Aside from this troubleshooting guide, there are a number of other sources of documentation and troubleshooting information you can check before submitting an issue, as they might already offer an answer, or at least help you better understand the problem.
Even if we aren’t able to help you, these places might.
Spyder’s documentation has a FAQ section, where you might find the answers that you are looking for.
Our YouTube channel contains helpful videos that will guide you through many of Spyder’s features, and provide a starting point for newer users.
We have a public Gitter room where you can chat directly with the Spyder developers.
If you’ve got a quick question to ask the team and are looking for a quick answer, this is a great place to go.
Our Google Group is great for help-related questions, particularly those you aren’t sure are a full-on Spyder issue.
The Spyder website contains basic information about the IDE and links to many other helpful resources.
Stack Overflow is a great place to start searching and posting, particularly if your question is more programming-related, or has to do with something specific to your own code.
It has an vibrant Spyder community as well, with new questions posted every day, and the developers (especially Carlos Cordoba, the lead maintainer) are active in answering them.
The Python help page is a great resource that lists a number of places you can get assistance, support and learning resources for the language and its packages.
The Python documentation site can help you understand a number of issues that can be caused by quirks in the language itself, or misunderstandings as to how it behaves.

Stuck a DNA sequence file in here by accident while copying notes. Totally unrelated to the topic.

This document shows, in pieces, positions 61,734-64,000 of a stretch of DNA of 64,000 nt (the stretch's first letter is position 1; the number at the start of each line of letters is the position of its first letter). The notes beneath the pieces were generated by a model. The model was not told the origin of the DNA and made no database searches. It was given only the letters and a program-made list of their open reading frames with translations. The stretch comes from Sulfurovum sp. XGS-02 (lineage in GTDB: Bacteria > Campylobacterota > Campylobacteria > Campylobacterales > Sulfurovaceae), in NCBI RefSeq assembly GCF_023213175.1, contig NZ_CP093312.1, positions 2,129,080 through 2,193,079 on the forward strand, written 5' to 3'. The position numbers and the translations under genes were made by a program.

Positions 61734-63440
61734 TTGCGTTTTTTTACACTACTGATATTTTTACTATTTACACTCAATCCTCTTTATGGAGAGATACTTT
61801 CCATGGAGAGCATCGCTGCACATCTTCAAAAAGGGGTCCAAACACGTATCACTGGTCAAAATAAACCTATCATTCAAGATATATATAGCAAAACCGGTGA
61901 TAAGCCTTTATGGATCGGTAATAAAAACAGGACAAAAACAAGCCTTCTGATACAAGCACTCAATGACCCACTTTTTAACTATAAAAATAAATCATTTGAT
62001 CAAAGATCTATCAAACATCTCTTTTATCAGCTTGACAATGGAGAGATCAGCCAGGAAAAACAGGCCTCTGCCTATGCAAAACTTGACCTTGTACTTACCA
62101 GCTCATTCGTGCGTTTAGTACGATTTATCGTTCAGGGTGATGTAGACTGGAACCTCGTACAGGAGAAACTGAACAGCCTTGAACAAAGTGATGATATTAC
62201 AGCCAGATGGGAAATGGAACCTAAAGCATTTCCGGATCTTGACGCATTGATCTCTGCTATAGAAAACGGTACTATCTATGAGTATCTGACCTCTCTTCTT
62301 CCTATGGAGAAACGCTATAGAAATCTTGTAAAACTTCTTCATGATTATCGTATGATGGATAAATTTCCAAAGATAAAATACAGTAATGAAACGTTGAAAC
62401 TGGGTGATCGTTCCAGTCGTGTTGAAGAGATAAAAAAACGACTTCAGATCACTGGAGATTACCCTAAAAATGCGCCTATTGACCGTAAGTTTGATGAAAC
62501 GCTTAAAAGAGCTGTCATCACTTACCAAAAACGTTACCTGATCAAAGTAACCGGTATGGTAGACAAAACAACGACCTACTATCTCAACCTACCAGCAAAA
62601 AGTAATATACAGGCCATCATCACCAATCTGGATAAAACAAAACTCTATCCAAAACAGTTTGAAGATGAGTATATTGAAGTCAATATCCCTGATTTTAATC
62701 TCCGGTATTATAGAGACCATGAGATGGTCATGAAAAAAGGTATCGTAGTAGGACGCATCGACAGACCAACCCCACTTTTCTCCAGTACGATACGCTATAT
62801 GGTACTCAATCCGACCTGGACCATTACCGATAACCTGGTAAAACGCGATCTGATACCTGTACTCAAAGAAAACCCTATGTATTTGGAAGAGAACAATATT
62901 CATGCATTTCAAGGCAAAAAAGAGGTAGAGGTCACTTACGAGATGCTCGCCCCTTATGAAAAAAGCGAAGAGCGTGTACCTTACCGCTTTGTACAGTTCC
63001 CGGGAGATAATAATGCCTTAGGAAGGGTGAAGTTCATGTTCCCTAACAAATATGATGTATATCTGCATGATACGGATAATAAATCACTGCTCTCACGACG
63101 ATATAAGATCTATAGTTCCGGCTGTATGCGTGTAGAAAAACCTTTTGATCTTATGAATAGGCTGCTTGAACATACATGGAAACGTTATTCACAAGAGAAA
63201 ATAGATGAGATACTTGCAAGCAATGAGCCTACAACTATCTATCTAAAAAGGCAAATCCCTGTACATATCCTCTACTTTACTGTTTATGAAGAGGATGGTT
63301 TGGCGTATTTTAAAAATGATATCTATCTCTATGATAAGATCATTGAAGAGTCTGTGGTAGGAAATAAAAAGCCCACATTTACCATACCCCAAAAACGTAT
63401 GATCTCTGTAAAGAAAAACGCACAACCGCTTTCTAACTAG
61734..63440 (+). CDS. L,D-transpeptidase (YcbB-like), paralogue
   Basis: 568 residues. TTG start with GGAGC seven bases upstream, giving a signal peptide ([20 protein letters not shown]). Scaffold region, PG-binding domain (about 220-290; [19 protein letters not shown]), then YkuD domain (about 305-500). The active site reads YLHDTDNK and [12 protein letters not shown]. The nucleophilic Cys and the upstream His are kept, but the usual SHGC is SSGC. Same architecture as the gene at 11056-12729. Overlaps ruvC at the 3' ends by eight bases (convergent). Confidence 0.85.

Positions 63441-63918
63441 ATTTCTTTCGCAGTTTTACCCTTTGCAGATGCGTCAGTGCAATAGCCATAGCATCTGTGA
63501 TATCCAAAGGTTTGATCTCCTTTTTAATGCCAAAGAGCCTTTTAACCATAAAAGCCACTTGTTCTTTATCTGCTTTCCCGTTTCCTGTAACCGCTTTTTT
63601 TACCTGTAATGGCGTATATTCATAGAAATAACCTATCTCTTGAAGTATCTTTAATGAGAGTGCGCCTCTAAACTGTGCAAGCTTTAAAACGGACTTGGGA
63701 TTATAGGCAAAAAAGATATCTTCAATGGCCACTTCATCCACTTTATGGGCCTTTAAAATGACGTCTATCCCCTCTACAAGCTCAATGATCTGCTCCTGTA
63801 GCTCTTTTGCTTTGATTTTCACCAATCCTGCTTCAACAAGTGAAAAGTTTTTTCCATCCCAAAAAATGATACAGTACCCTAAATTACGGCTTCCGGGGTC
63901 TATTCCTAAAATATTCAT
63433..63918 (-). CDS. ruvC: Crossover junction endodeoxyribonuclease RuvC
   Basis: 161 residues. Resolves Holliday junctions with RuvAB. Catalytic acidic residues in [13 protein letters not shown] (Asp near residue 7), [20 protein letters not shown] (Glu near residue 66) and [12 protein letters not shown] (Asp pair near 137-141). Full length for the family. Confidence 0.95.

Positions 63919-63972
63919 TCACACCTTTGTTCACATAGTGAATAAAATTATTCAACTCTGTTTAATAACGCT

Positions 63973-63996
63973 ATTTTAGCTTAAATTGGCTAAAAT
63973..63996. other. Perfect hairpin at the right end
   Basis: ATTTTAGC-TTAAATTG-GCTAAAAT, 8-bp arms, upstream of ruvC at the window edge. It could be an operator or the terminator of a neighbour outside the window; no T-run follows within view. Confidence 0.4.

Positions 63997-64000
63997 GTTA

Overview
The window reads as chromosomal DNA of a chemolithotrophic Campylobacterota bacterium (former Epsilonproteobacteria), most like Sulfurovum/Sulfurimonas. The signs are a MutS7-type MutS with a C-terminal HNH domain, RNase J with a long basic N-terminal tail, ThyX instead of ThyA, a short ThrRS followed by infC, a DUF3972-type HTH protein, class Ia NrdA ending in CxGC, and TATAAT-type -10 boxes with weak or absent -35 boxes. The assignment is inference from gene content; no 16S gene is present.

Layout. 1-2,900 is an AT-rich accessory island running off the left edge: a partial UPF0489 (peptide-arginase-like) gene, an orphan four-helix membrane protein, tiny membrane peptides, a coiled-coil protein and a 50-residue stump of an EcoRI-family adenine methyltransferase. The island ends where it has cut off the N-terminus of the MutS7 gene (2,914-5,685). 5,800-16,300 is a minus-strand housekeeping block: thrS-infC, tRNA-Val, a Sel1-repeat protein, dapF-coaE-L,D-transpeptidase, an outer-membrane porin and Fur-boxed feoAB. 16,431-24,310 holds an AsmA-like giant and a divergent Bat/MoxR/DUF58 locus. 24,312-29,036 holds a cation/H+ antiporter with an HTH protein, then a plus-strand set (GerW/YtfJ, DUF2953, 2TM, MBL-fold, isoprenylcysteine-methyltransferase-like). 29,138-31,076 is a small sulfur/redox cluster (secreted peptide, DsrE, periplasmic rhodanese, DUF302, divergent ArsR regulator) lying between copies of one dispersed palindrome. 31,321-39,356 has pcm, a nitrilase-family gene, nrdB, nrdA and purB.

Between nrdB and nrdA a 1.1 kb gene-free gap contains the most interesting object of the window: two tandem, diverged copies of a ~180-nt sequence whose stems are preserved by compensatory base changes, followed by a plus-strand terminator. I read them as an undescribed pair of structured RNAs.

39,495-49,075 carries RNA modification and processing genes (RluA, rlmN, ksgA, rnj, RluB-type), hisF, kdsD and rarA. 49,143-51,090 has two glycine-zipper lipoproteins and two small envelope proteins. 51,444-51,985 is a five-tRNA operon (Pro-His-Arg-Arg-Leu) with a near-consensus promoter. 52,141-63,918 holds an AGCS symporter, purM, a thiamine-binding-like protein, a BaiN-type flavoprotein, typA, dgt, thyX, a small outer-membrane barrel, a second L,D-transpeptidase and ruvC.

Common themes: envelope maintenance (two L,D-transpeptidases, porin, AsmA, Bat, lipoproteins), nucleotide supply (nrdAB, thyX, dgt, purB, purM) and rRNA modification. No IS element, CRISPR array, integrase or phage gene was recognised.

r/python and r/learnpython are resources you can use to ask about and discuss issues with Python and its packages.
The former is aimed more at general Python usage, and the latter more specifically at beginners.
The Anaconda help site offers free community help and documentation for the Anaconda applications, installing the Anaconda distribution, and using the Conda package and environment manager; along with paid support options.
The Scipy website is the the central home of the SciPy stack, with information, documentation, help, and bug tracking for many of the core packages used with Spyder, including NumPy, SciPy, Matplotlib, Pandas, Sympy and IPython.
Project Jupyter is the development hub for IPython, Spyder’s QtConsole, Jupyter notebooks used with the Spyder-Notebook plugin, and more.
The Data Science site in Stack Exchange can be very useful for questions that relate more to data science than programming specifically.